The York name continues in Toronto. Several neighborhoods or larger districts of the City of Toronto still use the names of former municipalities all named directly or indirectly after the original Town of York:

And in addition to a host of minor businesses and street names, these "York" names are well known: The term township generally means the district or area associated with a town. ... Look up Borough in Wiktionary, the free dictionary. ... North York forms the central part of the northern half of Toronto, Ontario, Canada. ... York is a very diverse and vibrant community in Toronto, Ontario, Canada. ... Coordinates: Country Canada Province Ontario Established 1967 Amalgamation 1998 with Toronto Government  - Mayor David Miller (Toronto Mayor)  - Governing Body Toronto City Council  - MPs Jack Layton, Maria Minna  - MPPs Michael Prue, Peter Tabuns Area  - Borough 21. ... Bloor Street Bloor Street Yorkville is an affluent neighbourhood of Toronto, Ontario, Canada. ...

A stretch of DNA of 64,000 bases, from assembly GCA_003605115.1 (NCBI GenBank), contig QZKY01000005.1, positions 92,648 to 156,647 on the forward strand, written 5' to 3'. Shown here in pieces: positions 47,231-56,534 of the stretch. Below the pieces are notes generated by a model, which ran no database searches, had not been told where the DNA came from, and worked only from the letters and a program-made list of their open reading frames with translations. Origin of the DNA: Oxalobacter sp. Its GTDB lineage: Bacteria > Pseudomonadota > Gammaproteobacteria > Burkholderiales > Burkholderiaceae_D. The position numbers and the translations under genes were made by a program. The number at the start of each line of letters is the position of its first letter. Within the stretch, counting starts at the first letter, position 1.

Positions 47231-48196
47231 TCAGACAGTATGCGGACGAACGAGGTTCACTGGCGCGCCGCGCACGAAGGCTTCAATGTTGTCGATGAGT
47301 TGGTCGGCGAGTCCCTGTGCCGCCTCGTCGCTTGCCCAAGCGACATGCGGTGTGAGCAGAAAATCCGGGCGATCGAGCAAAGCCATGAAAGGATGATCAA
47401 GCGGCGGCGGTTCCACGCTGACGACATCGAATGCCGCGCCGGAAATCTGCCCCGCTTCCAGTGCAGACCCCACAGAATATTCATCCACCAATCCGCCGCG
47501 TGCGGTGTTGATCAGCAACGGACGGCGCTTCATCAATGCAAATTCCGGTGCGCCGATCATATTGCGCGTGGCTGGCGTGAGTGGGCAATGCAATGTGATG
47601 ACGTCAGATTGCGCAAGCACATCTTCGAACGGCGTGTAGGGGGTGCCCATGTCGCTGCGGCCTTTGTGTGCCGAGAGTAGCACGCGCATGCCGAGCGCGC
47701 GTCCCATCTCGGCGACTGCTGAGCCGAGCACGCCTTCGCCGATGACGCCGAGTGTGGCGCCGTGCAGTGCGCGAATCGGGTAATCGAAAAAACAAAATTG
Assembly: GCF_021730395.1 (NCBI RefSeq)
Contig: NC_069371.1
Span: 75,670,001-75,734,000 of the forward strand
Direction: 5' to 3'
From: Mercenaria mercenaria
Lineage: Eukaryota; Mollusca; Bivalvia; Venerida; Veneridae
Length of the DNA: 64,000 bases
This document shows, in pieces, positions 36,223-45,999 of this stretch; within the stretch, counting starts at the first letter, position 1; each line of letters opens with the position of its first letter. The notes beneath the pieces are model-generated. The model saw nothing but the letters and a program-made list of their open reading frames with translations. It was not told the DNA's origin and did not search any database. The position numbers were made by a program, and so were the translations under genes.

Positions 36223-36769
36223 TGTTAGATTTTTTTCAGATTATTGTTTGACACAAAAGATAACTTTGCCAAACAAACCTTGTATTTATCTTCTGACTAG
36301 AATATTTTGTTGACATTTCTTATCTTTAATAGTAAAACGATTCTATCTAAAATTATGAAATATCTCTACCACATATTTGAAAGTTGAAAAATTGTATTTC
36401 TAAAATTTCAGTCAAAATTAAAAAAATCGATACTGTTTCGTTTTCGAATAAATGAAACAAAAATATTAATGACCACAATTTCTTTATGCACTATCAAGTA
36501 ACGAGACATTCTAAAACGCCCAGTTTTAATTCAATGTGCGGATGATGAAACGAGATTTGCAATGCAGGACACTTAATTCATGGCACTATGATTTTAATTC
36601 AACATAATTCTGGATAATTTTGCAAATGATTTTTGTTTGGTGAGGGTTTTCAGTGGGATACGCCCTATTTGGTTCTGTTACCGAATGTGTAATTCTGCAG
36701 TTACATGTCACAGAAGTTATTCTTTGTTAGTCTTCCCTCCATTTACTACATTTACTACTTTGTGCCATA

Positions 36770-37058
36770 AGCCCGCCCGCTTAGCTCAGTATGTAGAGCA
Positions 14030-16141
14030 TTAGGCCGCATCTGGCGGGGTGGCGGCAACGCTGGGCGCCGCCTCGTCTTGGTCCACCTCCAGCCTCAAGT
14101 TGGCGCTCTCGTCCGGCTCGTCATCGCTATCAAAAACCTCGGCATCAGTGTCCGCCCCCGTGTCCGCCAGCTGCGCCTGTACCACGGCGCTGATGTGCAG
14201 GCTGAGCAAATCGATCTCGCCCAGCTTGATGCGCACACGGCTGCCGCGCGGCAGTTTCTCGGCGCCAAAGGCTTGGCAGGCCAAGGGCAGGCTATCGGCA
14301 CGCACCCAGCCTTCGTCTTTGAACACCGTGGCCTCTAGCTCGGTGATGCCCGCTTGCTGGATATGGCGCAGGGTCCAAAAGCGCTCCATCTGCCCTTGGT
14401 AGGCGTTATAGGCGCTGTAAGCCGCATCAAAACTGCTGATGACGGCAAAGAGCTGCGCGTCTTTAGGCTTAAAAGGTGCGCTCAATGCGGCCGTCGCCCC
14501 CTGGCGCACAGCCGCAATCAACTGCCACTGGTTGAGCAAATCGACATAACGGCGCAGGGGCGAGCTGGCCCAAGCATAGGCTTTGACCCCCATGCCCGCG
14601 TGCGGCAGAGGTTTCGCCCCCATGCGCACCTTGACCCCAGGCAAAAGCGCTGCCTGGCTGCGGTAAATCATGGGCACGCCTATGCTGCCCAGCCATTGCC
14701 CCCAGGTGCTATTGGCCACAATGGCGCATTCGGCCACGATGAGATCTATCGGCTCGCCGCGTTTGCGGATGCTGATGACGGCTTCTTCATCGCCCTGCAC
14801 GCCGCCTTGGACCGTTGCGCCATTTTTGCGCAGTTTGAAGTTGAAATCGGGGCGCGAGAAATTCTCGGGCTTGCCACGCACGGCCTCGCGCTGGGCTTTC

Outside of Toronto, major roads and highways in neighboring communities that lead to Toronto still bear the name 'York,' such as Highway 7 in Guelph, called York Road within the city limits York University (French: Université York), located in Toronto, Ontario, is Canadas third-largest university and has produced several of the countrys top leaders in the fields of law, politics, literature, philosophy, journalism, management, meteorological, chemical, and space sciences, and fine arts including film, theatre, jazz and experimental music... The Royal York Hotel opened in 1929 as the tallest building in the British Commonwealth. ... Royal York is a station on the Bloor-Danforth line of the Toronto subway. ... York Mills Road is a short east-west route in Toronto, Canada and named for the community of York Mills or Hoggs Hollow. ... York Mills is a station on the Yonge-University Spadina line of the Toronto subway. ... Yorkdale Shopping Centre is an upscale shopping mall located in Toronto, Ontario, Canada, in the former City of North York, and in the community of Downsview. ... A subway train arriving at Yorkdale station Yorkdale is a station on the Yonge-University Spadina line of the Toronto subway. ... North York Centre is a station on the Yonge-University-Spadina line of the Toronto subway. ... Blockhouses at Fort York Fort York National Historic Site is a historic site of military fortifications and related buildings on the west side of downtown Toronto, Ontario, Canada. ... Nickname: Motto: Faith, Fidelity and Progress Coordinates: , Country Canada Province Ontario County Wellington County City Wards There are 6 Wards Founded April 23, 1827 Incorporated April 23, 1879 Government  - Mayor Karen Farbridge (elected November 2006)  - Governing Body Guelph City Council  - MPs Brenda Chamberlain (LPC)  - MPPs Liz Sandals (OLP) Area  - City...